Andrew Rawnsley in the Observer believes "In" has "won the most important argument - about the economy", but says the British people "can be contrary when the mood takes them" and warns Remainers that "elites exuding any impression of entitlement are not fashionable at the moment". "Any sense that the 'In' campaign already feels entitled to claim victory in this referendum risks being punished at the polling booth," he says.

In its editorial, the Sunday Express voices concern that the referendum debate "is based on wild claims and relies on seeking personalities and organisations to give respectability to one side or the other. It has become a game of one-upmanship".

The Sunday Times uses its leader column to say that voters "cannot distinguish between genuinely expert views and an establishment stitch-up". "People are not fools," the paper adds, "they know that our membership of the EU is a balance of advantage to disadvantage."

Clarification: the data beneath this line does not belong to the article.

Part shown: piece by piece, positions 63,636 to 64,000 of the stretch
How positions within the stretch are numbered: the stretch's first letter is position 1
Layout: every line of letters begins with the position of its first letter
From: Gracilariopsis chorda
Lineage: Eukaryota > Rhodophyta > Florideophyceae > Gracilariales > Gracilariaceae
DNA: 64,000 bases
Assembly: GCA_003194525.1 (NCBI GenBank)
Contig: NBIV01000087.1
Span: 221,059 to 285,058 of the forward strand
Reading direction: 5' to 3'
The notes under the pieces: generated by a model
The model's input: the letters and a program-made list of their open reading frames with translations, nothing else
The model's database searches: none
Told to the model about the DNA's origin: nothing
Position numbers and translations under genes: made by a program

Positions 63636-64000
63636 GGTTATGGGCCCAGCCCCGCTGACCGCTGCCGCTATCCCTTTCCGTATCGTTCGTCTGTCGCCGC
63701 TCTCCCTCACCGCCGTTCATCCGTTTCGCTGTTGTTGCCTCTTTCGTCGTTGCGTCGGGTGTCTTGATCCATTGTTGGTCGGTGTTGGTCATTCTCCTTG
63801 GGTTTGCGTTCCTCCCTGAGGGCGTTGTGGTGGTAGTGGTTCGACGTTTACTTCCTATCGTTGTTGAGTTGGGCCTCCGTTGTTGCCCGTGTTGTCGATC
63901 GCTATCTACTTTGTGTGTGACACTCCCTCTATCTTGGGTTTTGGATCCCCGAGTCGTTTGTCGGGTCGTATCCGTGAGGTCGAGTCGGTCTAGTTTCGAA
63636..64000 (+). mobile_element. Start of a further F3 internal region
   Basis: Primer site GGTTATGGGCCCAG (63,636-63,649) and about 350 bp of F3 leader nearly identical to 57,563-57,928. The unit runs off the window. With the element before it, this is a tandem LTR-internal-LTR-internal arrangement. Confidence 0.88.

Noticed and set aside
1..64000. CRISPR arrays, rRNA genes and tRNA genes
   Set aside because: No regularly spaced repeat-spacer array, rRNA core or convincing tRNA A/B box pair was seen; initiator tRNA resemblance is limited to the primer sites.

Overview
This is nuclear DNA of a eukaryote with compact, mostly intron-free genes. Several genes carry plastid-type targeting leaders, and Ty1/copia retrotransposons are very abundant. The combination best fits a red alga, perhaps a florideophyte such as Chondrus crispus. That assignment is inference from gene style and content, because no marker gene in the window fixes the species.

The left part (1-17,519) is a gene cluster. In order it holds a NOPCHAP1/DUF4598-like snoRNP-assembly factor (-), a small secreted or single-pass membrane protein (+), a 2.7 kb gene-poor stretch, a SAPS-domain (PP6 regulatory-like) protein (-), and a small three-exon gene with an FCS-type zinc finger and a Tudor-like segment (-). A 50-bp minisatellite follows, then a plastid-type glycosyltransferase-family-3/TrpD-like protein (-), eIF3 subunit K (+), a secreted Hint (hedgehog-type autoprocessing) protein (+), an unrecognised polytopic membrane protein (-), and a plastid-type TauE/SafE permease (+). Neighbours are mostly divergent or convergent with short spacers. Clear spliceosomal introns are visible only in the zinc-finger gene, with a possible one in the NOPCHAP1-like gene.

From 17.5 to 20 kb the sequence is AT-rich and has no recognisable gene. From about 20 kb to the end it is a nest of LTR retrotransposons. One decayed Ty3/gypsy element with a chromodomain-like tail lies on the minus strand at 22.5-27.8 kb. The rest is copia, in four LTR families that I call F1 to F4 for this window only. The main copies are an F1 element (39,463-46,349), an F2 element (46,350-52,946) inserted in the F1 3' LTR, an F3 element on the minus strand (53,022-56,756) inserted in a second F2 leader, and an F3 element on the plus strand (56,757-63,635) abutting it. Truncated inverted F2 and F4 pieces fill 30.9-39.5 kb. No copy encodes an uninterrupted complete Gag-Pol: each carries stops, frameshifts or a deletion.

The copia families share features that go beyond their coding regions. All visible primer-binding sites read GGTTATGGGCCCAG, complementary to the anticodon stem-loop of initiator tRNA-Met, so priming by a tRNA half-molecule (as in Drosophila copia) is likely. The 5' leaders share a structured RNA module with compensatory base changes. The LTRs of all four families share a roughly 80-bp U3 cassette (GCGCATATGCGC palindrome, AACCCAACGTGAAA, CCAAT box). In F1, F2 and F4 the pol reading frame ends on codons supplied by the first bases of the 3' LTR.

'Catastrophic' crash

Many of the papers analyse the release of automated communications data sent by the EgyptAir Airbus which crashed into the Mediterranean on Friday, killing all onboard.

The Sunday Mirror says fire was detected on EgyptAir flight MS804 "two minutes before 66 people died", adding that experts believe it was caused by a bomb. "The relatively short time between smoke warnings and the plane going into a terrible seven-mile plunge suggests something more catastrophic than a cigarette or electrical fire," says the paper.

Image copyright Reuters

According to the Sunday People, the fire that brought the aircraft down "was so rapid and catastrophic that experts fear it may have been sparked by a terrorist device".

The Sunday Telegraph quotes an anonymous pilot, who flies the larger Airbus A330 for a European airline, saying he believed the data log "suggested that the windows in the right side of the cockpit were blown out by an explosion inside the aircraft".

Aviation safety specialist David Learmount is quoted in the Sunday Express saying the key question currently is how the fire started, whether that is an "ordinary electrical fire" or was "started deliberately with a small explosion or incendiary device".